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The Long Retreating Day: Tales of Twilight and Borderlands Hardcover – Special Limited Edition, 2 Feb 2006

4.3 out of 5 stars 4 customer reviews

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Product details

  • Hardcover: 205 pages
  • Publisher: The Tartarus Press; 1st edition (2 Feb. 2006)
  • Language: English
  • ISBN-10: 1872621961
  • ISBN-13: 978-1872621968
  • Product Dimensions: 23.4 x 16 x 3.2 cm
  • Average Customer Review: 4.2 out of 5 stars  See all reviews (4 customer reviews)
  • Amazon Bestsellers Rank: 3,016,136 in Books (See Top 100 in Books)

Product Description

Synopsis

"The Long Retreating Day" features ten ghost stories.

Customer Reviews

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Top Customer Reviews

Format: Hardcover
John Gaskin's latest collection of stories follows on from the critically acclaimed collection, The Dark Companion published in 2001. Subtitled, Tales of Twilight and Borderlands it is a rich and diverse collection of weird tales.

Every mention of John Gaskin's work seems to also reference M.R. James and it's easy to see why. These are stories which are timeless, they evoke feelings of 19th or early 20th century fiction. This is a world of shooting estates, railways and academics placing bets over the existence of spirits in a church. Yet they also contain mobile phones, the trains are electric or diesel and even the internet is invoked, but it is the subject matter which remains in some temporal stasis. The Twilight and Borderlands of the subtitle are the twilights between life and death, old ways and new ways, the borderlands are those places which are strongly imbued with emotions to the extent that supernatural encounters or events occur, places at the edge.

So it's clear that Gaskin is writing within the classic ghost story tradition but these are not pastiches or an attempt by an author to try to impersonate a style, John Gaskin is the living breathing successor to the likes of M.R. James. In some distant future the compression of time will see him described as one of the great Ghost story writers, James, Blackwood and Gaskin will be discussed as a collective.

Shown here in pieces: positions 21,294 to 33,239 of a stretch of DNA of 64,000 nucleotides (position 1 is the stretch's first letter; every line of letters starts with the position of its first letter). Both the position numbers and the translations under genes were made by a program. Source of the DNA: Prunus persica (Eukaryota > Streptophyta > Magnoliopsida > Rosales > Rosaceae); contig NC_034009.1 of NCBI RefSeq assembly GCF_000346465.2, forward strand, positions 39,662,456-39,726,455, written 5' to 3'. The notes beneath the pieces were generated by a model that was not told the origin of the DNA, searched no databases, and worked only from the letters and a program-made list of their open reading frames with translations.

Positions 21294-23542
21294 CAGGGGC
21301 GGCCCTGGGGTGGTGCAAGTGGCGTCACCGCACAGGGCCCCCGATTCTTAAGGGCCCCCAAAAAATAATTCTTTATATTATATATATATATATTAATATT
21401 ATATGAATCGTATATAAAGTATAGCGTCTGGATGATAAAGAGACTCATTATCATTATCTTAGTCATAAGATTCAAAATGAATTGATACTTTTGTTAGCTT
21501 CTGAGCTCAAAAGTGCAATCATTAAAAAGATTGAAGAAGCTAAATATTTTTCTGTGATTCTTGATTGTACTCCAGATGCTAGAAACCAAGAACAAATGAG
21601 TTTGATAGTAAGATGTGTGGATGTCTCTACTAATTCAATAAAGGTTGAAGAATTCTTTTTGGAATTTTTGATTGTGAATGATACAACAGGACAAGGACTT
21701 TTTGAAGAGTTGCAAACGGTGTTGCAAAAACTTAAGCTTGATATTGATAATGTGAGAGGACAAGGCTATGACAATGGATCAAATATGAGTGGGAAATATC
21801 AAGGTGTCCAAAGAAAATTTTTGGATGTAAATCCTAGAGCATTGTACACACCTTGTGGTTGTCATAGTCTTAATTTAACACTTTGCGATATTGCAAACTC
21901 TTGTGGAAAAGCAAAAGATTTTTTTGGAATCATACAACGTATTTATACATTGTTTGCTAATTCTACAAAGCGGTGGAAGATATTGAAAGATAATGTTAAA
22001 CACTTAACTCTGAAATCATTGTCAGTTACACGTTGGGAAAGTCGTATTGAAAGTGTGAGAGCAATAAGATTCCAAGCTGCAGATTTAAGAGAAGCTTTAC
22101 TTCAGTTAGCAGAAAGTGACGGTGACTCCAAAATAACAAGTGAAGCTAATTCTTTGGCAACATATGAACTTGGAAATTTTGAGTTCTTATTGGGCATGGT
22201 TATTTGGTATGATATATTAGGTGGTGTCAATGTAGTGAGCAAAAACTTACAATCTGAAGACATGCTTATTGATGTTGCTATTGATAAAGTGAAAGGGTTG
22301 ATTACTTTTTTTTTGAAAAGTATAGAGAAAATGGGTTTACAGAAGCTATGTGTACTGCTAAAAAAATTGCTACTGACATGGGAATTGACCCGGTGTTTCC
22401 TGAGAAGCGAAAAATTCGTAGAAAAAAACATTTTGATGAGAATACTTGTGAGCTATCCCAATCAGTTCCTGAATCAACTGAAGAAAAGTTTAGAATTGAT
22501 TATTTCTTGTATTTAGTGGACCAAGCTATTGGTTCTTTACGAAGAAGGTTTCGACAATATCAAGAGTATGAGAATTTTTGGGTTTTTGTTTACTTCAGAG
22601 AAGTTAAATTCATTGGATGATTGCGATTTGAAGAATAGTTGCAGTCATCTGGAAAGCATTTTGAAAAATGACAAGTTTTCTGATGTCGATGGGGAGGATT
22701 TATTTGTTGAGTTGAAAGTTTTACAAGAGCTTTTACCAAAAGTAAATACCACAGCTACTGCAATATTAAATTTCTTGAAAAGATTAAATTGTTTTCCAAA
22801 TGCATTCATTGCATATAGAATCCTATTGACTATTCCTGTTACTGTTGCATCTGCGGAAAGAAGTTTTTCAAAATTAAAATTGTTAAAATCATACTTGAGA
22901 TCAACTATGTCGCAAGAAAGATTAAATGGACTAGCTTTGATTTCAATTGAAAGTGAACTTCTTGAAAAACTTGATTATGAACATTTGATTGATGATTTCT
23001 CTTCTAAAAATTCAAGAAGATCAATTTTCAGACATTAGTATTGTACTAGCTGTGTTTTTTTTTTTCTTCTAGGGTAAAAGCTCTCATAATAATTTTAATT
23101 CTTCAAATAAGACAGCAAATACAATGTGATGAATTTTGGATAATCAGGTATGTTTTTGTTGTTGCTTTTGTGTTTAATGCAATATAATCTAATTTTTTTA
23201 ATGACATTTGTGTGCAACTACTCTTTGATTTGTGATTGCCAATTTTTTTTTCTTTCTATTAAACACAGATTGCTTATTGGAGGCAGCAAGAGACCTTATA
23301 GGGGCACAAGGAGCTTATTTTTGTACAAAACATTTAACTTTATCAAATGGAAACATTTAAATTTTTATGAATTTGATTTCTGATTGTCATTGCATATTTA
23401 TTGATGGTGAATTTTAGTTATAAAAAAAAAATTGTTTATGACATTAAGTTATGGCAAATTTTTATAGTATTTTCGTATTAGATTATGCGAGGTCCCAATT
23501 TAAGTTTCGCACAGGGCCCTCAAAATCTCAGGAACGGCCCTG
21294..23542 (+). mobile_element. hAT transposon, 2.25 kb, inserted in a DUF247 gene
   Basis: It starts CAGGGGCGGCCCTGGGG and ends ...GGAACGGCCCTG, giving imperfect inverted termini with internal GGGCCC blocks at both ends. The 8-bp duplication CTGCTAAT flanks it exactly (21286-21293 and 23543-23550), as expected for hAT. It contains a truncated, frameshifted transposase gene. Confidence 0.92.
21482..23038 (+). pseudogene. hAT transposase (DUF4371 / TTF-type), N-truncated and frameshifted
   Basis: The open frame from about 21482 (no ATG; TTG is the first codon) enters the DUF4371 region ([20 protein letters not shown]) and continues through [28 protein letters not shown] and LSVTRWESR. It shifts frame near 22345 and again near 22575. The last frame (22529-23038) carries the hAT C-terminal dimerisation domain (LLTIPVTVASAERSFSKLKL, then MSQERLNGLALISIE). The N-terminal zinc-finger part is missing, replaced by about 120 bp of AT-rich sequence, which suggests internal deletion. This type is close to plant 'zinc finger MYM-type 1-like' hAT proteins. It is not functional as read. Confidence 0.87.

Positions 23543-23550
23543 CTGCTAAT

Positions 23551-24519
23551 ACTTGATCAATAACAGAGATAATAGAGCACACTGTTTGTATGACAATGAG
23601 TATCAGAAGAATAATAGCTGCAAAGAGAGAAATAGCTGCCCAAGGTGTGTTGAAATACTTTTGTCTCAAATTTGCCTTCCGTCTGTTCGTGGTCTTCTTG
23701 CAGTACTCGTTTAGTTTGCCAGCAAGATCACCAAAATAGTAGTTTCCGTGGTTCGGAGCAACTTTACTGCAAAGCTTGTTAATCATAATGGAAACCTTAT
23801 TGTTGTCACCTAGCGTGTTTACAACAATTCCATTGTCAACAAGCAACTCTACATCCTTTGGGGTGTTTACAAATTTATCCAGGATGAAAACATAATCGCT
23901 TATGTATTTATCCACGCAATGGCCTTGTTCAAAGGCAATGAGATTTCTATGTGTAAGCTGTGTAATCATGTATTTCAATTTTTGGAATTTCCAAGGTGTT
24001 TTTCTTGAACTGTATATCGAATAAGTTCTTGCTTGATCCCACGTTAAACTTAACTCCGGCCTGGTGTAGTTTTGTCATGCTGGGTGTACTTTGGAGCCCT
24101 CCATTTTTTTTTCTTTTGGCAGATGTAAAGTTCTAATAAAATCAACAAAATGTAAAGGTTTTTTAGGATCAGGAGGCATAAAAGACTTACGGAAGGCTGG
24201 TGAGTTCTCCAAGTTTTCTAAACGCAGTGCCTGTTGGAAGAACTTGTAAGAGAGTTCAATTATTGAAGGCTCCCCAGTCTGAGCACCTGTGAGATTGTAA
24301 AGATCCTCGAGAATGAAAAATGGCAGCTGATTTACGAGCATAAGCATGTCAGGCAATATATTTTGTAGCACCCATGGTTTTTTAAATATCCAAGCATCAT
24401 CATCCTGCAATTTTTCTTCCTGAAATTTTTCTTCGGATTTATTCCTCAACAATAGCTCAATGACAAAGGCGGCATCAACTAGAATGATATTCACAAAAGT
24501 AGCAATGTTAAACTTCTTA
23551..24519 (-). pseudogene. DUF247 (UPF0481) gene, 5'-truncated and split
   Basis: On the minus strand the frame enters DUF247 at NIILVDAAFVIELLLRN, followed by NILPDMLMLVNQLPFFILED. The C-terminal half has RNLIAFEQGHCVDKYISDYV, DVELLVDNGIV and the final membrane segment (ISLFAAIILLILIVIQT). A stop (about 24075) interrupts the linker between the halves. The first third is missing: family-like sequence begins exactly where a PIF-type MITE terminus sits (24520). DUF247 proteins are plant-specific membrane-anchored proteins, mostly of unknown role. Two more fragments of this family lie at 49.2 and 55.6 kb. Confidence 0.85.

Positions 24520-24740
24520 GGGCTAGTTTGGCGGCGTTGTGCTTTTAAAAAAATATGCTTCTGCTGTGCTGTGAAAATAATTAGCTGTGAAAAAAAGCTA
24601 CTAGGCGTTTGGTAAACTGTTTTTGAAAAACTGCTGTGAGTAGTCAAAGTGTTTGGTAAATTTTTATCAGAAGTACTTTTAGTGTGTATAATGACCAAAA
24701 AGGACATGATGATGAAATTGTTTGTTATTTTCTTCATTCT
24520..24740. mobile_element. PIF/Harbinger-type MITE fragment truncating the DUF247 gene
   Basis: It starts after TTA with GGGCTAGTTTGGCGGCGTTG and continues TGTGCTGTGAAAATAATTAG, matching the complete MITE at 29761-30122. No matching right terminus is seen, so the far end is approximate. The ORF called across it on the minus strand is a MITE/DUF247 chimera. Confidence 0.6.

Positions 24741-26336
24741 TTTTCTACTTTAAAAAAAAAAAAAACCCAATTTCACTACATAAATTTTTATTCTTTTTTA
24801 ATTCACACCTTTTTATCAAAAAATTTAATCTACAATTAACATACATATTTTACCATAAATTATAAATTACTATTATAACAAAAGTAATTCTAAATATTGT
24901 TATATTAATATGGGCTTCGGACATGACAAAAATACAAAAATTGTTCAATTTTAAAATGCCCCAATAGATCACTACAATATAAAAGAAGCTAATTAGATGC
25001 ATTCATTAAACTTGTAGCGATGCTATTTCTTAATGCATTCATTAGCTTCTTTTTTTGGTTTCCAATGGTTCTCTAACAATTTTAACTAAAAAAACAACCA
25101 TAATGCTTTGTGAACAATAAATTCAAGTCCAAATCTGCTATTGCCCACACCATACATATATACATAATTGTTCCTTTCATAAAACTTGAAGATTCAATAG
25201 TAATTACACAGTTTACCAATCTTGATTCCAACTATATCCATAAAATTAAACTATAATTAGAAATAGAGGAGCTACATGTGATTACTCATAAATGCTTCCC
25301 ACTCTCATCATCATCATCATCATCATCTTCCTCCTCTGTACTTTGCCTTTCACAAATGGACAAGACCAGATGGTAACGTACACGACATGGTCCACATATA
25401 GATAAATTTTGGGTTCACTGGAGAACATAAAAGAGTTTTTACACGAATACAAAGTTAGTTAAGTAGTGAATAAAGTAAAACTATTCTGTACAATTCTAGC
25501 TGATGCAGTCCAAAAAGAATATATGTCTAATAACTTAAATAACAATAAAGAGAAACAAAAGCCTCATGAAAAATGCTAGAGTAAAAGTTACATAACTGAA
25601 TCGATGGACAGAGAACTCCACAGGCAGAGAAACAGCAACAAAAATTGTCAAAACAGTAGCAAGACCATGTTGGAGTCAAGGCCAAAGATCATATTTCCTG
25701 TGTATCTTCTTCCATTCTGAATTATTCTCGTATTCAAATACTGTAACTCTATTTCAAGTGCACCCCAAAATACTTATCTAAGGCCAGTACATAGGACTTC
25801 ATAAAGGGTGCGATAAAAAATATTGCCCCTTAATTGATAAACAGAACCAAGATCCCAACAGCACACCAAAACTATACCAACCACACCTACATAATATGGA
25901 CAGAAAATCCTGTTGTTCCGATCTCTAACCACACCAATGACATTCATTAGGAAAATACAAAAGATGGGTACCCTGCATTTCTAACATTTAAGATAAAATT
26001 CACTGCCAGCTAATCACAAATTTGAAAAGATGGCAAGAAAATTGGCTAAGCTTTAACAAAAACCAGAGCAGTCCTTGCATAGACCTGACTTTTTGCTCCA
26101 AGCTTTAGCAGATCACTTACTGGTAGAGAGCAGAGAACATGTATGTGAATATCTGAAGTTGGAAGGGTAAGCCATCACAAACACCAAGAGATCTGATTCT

Topped and tailed by emotionally charged selections of poetry the stories are universally excellent. The Conceit Of The Dancing Man is perhaps the strongest nod to M.R James but this is followed by Tapiola, for me a direct successor to Blackwood's The Willows with its richly drawn landscapes and strange ethereal feel.
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Format: Kindle Edition Verified Purchase
As a huge fan of M R James I am always attracted to any writer who is described as 'Jamesian', and in this Mr Gaskin does not disappoint; in fact, in some of these tales he is more 'Jamesian' than MRJ himself! However, his tales are strongest and most satisfying when he finds his own voice. The stand out story for me was the title story, which actually is the least 'supernatural' of the tales but which resonates long after the reader has finished it. Other tales are a little too bogged down with the author's erudition, which slows down the story. But all in all, if you like intelligently written supernatural tales in the classic mould, then this collection is for you.
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Format: Hardcover
Why a writer as talented at creating atmosphere as Gaskin is so little known remains a mystery. His lack of a mainstream publisher must be at least partly to blame. I see he has a novel due out shortly - a little over 200 pages at the hideous price of £30. But for writing of this quality, I think I'll just have to grit my teeth and pay...
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Format: Kindle Edition Verified Purchase
Wonderfully understated collection of stories that tap into the universal sense of unease and dread that certain confluences of time, place and people can generate. Of special interest to me was the story " The Conceit Of The Dancing Man". I am sure that the setting for this story is based on Brinkburn Priory in Northumberland. In fact in the early/mid 90'sI lived in one of the "hideously stuccoed cottages" mentioned in the story. This brought back a lot of memories of my time there, including late night walks to the priory.
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